"Wealth haa lu penalties," Md tbe
Yes," answered Mr. Cnmrox.
wealth Is what compels a man to eat
ancy cooking the whole year round
natead of having cakes hot from the
riddle and home-made
Tbe average man wants otters te
e hist as be eses MaseaM.
TkrM Tears After.
Eugene E. Lerio, of 751 T wenHefni
venue, ticket seller In the Union Sta-j
tion. trover, Colo., says: "You are a
liberty to repeat what I
first stated through our
Heaver papers about
Doan's Kidney Tills in the
summer of IM!. for 1 bsve
bad no reason In the In
terim to change my opin
ion of the remedy. I was
subject to severe attacks
of backache, slwsys sg
grsvated if I sat long St s
deck. Ioan's Kidney Pills
slwolutely stopped my
Irackacbe. 1 have never
bad a pain or a twinge
Foster-Mlibum Co.. Buf-
fslo, N. Y. For sale by aU druggtote.
rice SO cents per box.
A Lawver's Poor Outlm!. "Ob
res, I've tipened an office," said the
rouig lawyer. You mar icmemiier
that you saw me but ing an alatm
dock the other day."
Yr, replied bis friend. "Ton
bve to get up taily these mornings
Ob.no. I use It to wake up when
It's time to go home." Philadelphia
A Little Pievioua. "Well, nld tbe
iocfir "how do you feel todav?"
"Ob. doctor," replied the patient
areaillr, "I am suffering tbe torments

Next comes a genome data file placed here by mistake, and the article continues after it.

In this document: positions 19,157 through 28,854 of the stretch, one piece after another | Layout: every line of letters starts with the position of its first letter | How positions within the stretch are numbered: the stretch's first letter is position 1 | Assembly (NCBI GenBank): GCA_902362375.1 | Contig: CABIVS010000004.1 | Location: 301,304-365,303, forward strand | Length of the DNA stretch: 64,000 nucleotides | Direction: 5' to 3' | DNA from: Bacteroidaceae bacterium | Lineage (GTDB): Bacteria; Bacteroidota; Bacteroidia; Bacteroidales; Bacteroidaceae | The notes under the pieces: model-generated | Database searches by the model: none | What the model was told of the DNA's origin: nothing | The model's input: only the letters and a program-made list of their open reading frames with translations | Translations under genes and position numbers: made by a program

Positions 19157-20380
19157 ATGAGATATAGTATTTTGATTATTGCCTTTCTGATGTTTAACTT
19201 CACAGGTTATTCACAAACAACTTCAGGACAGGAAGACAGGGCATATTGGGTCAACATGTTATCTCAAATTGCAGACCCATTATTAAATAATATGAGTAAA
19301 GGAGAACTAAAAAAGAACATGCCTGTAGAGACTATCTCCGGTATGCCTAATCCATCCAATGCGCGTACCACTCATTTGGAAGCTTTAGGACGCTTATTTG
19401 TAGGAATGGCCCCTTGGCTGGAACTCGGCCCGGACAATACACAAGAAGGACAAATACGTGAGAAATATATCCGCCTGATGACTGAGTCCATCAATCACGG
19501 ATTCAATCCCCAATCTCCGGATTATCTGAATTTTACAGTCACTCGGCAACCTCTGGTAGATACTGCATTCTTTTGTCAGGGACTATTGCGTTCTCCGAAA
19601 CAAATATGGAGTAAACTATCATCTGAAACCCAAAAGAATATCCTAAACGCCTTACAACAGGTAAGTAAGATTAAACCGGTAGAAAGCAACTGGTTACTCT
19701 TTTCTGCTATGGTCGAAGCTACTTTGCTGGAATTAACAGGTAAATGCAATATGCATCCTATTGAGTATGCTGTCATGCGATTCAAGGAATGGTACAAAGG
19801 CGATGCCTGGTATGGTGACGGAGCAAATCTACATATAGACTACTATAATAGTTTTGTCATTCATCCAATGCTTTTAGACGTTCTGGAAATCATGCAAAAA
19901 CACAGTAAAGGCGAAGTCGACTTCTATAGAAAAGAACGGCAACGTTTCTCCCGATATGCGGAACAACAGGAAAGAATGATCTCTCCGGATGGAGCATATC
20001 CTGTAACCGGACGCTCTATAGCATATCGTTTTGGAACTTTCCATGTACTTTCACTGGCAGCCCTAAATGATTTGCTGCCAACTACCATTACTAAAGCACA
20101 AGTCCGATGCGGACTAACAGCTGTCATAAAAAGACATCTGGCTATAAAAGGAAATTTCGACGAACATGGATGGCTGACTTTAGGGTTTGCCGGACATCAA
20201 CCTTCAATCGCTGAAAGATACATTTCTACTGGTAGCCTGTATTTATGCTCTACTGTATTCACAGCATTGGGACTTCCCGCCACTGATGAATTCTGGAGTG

of the d.imned."
"What I Alreadf?" Inquired the
djctor pleasantly Chicago Pos.
Wa ottar One Hun ire.1 DuiUm FUwant tot
hit ".- of (Hurra tii&t raunot as cmed ttr
ll.ur I aUurli i ui.
K. J. CI' i:KY IVI . Props.. Tole.to. ().,
We tlie umler trued hv kwran F J. h-ny
for Ut 1 tnari. sjkI Is-lleve liliu pnrfi-tlf
h'tn'irai'ln in sJI fiu.uiimi Inai liniu au.l nruts--l-.U.
h-. la aury oul su ' ouii:s mada r
Ailsi 1 Thi ii. Wholn-iX lnitU,TMwlo.O.
Wauiiso. K mtAS ti Makvih, Wliuletai
lirnylxl.s. Tolrt-io. O.
I Usu i l alitxrli ( iirr laiten lmrrnsny. vsnt
M'MK-lly iijion the lilonil mini 'iiih-'hjs nnar of
uie ky-iaio. rrwa rw oiua. row or an
rnr.'t"l'- Tw-ie""nlHl'. fr
llsll't riaillj Pills rr tbt bdrt.
Some men Imagine they're hang
ing over a precipice, until they ge
nervous prustiatton and then drop a
Troainte and Million Itollsr Oraaa.
The two greatest fodder plants oa
esrth, onu good for 14 tons hoy sod the
other HO tons green foikler per cr.
Grow everj where, so does Victri
Knle. yielding CJ.fMiO Ilia, sheep sod
swine f'wid per sen.
JI'ST SEND K)c IN STAMPS TOTTIH
John A. SaUer Keed Co.. l- Cro,
Wis., snd receive in return their hi
catalogue aud lots of farm seed aunple.
(C. N. U.I
The mineral rrs urces of India have